Leading Up To The Mississippi Runoff, Democrats Make It All About Racial Identity

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Molly Prince Politics Reporter
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  • Democrats and left-wing organizations are using racial politics as their primary tactic to flip Mississippi into a blue state during the runoff election.
  • Republican Sen. Cindy Hyde-Smith fueled racial tensions after making a comment in jest regarding a public hanging.
  • Progressive activists are taking advantage of the out-of-context remarks by promulgating a racial narrative as they hope to increase black voter turnout.

As the Mississippi runoff election nears, Democrats and left-wing groups reportedly see their best path to victory in the deep red state as a racial division against incumbent Republican Sen. Cindy Hyde-Smith.

While Democratic challenger Mike Espy has been relatively silent on the issue, surrogates and political action committees (PACs) have been pouring time and money into the election, with racism being the primary issue, according to Politico.

Progressive activist groups such as Black Voters Matter and the Senate Majority PAC, a senate-focused Democratic super PAC, have been active in the race, with the latter contributing $500,000 into the election.

Hyde-Smith fueled the fire in early November after she said in jest that she would “be on the front row” if a man she was campaigning with invited her to a public hanging. The comment, although taken out of context, was seized upon. The San Francisco-based PowerPACPlus released a racially charged political ad showing two black men hanging from a tree as white bystanders watched. The Mississippi senator was photoshopped into the image with text saying, “This is where Republican Senator Cindy Hyde-Smith would like to be.”

Hyde-Smith repeatedly denied the racial accusation.

“In a comment on Nov. 2, I referred to accepting an invitation to a speaking engagement,” the Mississippi senator said in a statement. “In referencing the one who invited me, I used an exaggerated expression of regard, and any attempt to turn this into a negative connotation is ridiculous.”

Regardless, Espy supporters view the comment as a political opening, giving Democrats a path to flip the state blue, according to The New York Times.

Ricky Cole, a former chairman of the state’s Democratic Party, asserted that the comment “caused a lot of indignation among African-Americans” as well as “among the progressive white community in Mississippi, which is a small but growing group.”

Espy himself even said his challenger’s remarks “are hurtful to all of those in Mississippi, white or black.”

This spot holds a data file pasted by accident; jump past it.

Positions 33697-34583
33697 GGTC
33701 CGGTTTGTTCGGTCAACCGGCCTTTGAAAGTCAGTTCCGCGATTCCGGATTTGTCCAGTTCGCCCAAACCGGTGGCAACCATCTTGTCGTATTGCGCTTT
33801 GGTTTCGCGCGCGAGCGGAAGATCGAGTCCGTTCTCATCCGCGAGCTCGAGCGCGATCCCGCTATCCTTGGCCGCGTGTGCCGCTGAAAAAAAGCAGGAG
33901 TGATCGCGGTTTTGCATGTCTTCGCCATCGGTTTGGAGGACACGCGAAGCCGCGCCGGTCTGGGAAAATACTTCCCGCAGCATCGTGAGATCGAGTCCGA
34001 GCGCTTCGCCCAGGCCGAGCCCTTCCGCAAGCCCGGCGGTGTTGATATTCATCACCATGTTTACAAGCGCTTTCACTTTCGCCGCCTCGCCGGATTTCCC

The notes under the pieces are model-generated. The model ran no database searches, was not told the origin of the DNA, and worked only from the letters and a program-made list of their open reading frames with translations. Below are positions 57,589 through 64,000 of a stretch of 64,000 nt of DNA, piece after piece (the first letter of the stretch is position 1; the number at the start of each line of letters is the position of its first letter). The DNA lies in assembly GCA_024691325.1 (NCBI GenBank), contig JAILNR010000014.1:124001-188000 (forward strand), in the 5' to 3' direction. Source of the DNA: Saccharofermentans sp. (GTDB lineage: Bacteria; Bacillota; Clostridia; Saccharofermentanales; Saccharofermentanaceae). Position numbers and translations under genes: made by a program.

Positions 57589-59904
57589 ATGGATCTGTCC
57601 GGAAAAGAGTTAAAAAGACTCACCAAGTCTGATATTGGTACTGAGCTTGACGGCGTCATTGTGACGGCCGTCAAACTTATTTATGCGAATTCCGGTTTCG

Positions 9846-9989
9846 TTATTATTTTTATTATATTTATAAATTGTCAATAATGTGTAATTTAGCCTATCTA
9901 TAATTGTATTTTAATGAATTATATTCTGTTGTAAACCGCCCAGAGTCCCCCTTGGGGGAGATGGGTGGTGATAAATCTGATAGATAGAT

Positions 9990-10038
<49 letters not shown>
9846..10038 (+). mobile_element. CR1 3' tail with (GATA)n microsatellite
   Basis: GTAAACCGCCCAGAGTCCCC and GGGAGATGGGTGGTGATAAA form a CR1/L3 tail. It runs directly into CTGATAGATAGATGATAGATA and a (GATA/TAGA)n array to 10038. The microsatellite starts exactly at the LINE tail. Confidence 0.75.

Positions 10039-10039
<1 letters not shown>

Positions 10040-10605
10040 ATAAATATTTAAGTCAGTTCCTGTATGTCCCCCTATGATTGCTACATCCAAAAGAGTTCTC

“This is 2018,” Espy said. “Mississippi is going into the third decade of the 21st century, and we’ve got to have a senator that will unite everybody, such as myself, not divide.”

Sen. Cindy Hyde-Smith (R-MS) arrives for a hearing of the Senate Appropriations Committee's Interior, Environment, and Related Agencies Subcommittee with U.S. Interior Secretary Ryan Zinke in the Dirksen Senate Office Building on Capitol Hill May 10, 2018 in Washington, DC. (Chip Somodevilla/Getty Images)

Sen. Cindy Hyde-Smith arrives for a hearing of the Senate Appropriations Committee’s Interior, Environment, and Related Agencies Subcommittee with U.S. Interior Secretary Ryan Zinke in the Dirksen Senate Office Building on Capitol Hill May 10, 2018 in Washington, D.C. (Chip Somodevilla/Getty Images)

Notable black senators have also gone down to the Bible belt to campaign for Espy including Democratic Sens. Kamala Harris of California and Cory Booker of New Jersey. (RELATED: Mississippi Senate Candidate Mike Espy Trailed By Ethical Questions)

While Harris was stumping for Espy, she brought up race, saying that “racism, anti-semitism, homophobia, these issues are real in this country” and urged voters to “speak these truths so we can deal with that.”

Cliff Albright, the co-founder of Black Voters Matter, said that the goal is that “contrary to popular belief, instead of turnout going down in this runoff, that black turnout will actually go up.” Accordingly, Democrats are estimating that in addition to high black turnout, more than 25 percent of white voters need to flip in his direction, reported Politico.

The race will be historic for Mississippi either way — a Democratic win means that Espy would be the state’s first black senator since the Reconstruction era after the Civil War. Conversely, Hyde-Smith would be the state’s first female elected to the U.S. Senate; Hyde-Smith was appointed to the seat in 2018 after former GOP Sen. Thad Cochran resigned.

Neither Hyde-Smith’s or Espy’s campaign replied to The Daily Caller News Foundation’s request to comment in time for publication.

The runoff election is scheduled for Nov. 27.

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